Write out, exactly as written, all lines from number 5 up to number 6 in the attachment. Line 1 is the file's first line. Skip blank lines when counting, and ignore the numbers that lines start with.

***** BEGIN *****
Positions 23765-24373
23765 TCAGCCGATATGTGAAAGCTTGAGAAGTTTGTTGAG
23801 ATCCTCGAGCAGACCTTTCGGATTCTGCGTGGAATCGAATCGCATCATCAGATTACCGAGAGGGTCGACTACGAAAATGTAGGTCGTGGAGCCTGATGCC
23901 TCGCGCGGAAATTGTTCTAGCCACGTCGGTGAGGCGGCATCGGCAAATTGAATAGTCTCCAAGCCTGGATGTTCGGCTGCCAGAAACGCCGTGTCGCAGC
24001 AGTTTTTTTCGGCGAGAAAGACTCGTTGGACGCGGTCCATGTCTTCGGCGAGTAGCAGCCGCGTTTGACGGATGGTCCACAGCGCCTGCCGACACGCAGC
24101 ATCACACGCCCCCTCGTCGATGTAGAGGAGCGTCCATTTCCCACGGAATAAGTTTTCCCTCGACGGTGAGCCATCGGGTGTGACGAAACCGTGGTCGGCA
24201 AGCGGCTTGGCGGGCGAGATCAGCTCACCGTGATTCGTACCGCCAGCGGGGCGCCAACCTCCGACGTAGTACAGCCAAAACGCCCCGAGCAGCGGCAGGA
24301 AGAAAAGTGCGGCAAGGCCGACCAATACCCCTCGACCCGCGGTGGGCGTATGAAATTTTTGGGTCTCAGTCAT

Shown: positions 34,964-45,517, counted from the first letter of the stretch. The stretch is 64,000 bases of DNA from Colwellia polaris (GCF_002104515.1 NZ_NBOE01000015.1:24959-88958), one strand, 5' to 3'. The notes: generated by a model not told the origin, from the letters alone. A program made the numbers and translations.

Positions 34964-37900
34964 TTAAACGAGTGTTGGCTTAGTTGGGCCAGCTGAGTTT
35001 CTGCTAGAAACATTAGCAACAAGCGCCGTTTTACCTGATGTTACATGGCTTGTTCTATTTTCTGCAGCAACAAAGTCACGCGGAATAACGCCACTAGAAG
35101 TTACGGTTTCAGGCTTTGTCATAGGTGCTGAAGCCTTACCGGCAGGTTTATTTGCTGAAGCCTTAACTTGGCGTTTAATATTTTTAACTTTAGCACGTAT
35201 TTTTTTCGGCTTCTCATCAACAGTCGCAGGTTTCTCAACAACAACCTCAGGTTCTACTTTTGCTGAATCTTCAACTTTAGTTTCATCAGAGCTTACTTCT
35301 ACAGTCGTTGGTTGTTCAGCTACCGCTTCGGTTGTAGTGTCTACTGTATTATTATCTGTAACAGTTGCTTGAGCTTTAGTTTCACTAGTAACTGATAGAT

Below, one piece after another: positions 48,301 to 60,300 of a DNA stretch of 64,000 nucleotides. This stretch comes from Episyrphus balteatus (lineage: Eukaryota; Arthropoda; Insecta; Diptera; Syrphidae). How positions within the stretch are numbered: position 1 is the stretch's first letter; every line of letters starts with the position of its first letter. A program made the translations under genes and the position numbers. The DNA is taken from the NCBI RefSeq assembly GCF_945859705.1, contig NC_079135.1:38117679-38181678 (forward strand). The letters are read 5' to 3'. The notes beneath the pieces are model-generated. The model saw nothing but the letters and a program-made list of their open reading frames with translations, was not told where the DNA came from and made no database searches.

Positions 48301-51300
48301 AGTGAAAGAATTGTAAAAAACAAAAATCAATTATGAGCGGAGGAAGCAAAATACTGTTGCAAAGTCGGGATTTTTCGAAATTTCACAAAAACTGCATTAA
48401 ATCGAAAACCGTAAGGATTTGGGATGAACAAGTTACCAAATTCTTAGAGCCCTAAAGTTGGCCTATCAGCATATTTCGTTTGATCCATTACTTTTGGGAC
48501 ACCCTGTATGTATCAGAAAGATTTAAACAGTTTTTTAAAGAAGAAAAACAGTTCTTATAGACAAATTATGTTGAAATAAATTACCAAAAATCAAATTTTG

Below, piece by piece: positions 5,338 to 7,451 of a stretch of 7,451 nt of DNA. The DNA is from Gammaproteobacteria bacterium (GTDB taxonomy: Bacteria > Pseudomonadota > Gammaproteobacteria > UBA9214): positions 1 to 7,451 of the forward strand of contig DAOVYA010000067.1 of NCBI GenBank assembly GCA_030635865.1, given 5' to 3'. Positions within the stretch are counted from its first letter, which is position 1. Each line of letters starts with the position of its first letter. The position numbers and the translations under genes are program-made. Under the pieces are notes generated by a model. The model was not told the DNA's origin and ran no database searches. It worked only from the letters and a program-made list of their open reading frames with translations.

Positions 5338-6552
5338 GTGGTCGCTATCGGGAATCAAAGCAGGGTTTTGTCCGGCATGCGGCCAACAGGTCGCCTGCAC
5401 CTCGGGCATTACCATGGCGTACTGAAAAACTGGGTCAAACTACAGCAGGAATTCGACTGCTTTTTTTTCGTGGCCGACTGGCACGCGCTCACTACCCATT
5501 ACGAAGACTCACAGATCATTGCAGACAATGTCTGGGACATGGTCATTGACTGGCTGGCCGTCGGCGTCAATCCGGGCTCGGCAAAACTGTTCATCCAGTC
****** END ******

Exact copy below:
24001 AGTTTTTTTCGGCGAGAAAGACTCGTTGGACGCGGTCCATGTCTTCGGCGAGTAGCAGCCGCGTTTGACGGATGGTCCACAGCGCCTGCCGACACGCAGC
24101 ATCACACGCCCCCTCGTCGATGTAGAGGAGCGTCCATTTCCCACGGAATAAGTTTTCCCTCGACGGTGAGCCATCGGGTGTGACGAAACCGTGGTCGGCA